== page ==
It is said that Carroll never intended to publish Alice’s adventures, but his friend, fairy-tale author George MacDonald convinced him to do so after Macdonald’s own children read the stories and and loved them. Good thing they did! Can’t imagine a world without Alice.
Alice’s Adventures in Wonderland was first published in 1865. The book quickly became an international hit, and was liked and promoted by Queen Victoria herself! In 1871, Carroll published the sequel Through the Looking-Glass. The Alice books are still among the most popular in the world. Reportedly they are also among the most quoted, second only to the Bible and Shakespeare. And many of those quotes are really phenomenal, full of wisdom and humor. Some of my favorites:
“I’m afraid I can’t explain myself, sir. Because I am not myself, you see?”
“I give up,” Alice replied. “What’s the answer?”
“I haven’t the slightest idea,” said the Hatter.
“I wish the creatures wouldn’t be so easily offended,” Alice thought to herself.
“Shall I never get any older than I am now? That will be a comfort, in one way — never to be an old woman. But then — always to have lessons to learn? Oh, I shouldn’t like THAT!”
“How am I to get in?” asked Alice. “Are you to get in AT ALL?” said the Footman. “That’s the first question, you know.” It was, no doubt; only Alice did not like to be told so.
“Well, now that we have seen each other,” said the unicorn, “if you’ll believe in me, I’ll believe in you.”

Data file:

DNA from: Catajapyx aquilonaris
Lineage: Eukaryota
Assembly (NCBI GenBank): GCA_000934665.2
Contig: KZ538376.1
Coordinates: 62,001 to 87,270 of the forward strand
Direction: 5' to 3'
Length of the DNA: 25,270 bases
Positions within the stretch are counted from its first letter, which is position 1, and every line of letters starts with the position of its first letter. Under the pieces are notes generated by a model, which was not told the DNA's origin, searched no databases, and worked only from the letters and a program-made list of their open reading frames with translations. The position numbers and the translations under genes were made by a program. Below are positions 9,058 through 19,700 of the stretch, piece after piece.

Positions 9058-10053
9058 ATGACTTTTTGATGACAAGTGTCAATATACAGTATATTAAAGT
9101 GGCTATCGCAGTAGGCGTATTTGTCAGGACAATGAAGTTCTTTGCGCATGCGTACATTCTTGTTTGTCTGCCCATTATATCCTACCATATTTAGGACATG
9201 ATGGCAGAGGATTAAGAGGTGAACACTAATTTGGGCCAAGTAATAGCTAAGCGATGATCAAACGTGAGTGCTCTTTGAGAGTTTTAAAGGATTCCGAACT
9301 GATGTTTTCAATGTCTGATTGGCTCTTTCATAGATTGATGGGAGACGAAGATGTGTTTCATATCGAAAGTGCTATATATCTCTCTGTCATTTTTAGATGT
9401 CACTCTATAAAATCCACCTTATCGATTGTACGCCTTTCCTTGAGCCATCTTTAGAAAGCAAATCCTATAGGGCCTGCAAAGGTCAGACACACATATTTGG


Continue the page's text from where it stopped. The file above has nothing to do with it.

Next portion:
Lewis Carroll was also an amateur photographer. He ran in artistic circles with pre-Raphaelites Dante Gabriel Rossetti, Christina Rossetti, William Holman Hunt, John Everett Millais, and photographer Julia Margaret Cameron.
He took this photo of Alice Liddell. dated 1868. Alice would have been about six.
Years later, Julia Margaret Cameron photographed the grown up Alice.
Despite the fact that the Alice books brought him fame and fortune, Carroll never left his position as don at Oxford. Other than traveling a bit throughout Europe, he seems to have lived modestly. He wrote a few more books — The Hunting of the Snark, a fantastical “nonsense” poem, and Sylvie and Bruno, a fairy tale which satirized English society. Neither had the astounding success of the Alice stories. He also wrote several treatises on mathematics, which he published under his real name, Charles Dodgson. His writings included works of geometry, linear and matrix algebra, mathematical logic and recreational mathematics. Yes, complicated stuff!
Carroll/ Dodgson’s mathematical contributions are noteworthy. Apparently, he was exploring The Matrix long before Keanu Reeves.
At Oxford he developed a theory known as the “Dodgson Condensation”, a method of evaluating mathematical determinants and patterns within equations. His work attracted renewed interest in the late 20th century when mathematicians Martin Gardner and William Warren Bartley reevaluated his contributions to symbolic logic. This led them to the “Alternating Sign Matrix” conjecture, now a theorem. The discovery of additional ciphers that Carroll had constructed showed that he had employed sophisticated mathematical ideas in their creation. Perhaps he understood that through mathematics and chemistry, humankind may eventually reach the kind of alternate worlds he created for Alice.
“Why, sometimes I’ve believed as many as six impossible things before breakfast.”
Lewis Carroll died of pneumonia on 14 January 1898 at the age of 65.
Some Fun Facts:
Happy Birthday Lewis!
“They told her how, upon St. Agnes’ Eve,
Young virgins might have visions of delight,